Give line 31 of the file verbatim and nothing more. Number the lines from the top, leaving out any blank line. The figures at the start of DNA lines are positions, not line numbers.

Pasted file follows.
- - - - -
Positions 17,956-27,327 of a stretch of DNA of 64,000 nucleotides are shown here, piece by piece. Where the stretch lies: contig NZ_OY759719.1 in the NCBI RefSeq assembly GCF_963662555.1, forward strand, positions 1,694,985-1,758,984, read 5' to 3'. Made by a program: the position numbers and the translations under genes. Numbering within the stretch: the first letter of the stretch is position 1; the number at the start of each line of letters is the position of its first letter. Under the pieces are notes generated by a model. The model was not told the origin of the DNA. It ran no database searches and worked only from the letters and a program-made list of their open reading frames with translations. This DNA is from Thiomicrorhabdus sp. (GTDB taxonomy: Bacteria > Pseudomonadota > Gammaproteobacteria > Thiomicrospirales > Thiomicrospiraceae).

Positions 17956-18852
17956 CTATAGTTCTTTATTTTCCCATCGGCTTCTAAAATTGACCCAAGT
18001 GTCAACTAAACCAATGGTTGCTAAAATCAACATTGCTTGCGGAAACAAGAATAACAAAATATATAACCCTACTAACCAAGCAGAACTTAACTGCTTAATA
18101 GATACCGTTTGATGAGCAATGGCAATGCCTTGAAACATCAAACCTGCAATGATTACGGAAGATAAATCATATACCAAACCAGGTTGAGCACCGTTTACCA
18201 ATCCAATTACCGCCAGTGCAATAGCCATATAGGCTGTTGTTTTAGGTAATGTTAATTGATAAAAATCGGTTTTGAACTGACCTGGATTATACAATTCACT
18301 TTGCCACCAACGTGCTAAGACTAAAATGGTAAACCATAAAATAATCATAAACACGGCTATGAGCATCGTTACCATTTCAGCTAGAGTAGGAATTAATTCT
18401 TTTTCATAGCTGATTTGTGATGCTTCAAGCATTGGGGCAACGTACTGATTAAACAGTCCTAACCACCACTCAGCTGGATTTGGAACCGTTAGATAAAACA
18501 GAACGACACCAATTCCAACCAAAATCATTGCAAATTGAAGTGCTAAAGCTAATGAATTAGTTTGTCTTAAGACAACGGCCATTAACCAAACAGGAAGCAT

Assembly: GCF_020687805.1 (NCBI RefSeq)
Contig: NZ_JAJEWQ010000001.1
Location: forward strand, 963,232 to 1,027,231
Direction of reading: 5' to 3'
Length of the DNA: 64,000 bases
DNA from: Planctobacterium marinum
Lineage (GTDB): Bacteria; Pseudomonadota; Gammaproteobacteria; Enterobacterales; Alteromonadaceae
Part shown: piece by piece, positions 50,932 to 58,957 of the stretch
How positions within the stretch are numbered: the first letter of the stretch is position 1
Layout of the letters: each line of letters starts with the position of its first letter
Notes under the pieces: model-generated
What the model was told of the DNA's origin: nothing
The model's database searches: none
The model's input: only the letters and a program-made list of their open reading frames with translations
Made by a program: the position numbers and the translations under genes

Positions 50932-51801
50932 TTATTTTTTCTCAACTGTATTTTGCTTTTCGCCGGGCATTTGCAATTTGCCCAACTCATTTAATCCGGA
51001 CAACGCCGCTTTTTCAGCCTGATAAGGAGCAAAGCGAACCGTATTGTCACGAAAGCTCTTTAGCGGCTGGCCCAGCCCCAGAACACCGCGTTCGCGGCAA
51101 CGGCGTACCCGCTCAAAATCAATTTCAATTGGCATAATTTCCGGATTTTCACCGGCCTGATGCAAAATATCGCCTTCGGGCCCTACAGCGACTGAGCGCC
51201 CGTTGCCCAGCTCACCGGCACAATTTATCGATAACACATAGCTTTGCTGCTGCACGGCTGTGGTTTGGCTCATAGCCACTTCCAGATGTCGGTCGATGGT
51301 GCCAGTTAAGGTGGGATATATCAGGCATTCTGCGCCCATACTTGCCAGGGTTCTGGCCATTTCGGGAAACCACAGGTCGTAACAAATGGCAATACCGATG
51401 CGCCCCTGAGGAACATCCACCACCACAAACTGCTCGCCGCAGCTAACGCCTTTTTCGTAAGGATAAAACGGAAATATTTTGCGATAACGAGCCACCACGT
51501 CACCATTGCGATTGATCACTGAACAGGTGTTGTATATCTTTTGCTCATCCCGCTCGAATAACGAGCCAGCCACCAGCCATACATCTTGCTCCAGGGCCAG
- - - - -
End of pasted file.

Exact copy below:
51401 CGCCCCTGAGGAACATCCACCACCACAAACTGCTCGCCGCAGCTAACGCCTTTTTCGTAAGGATAAAACGGAAATATTTTGCGATAACGAGCCACCACGT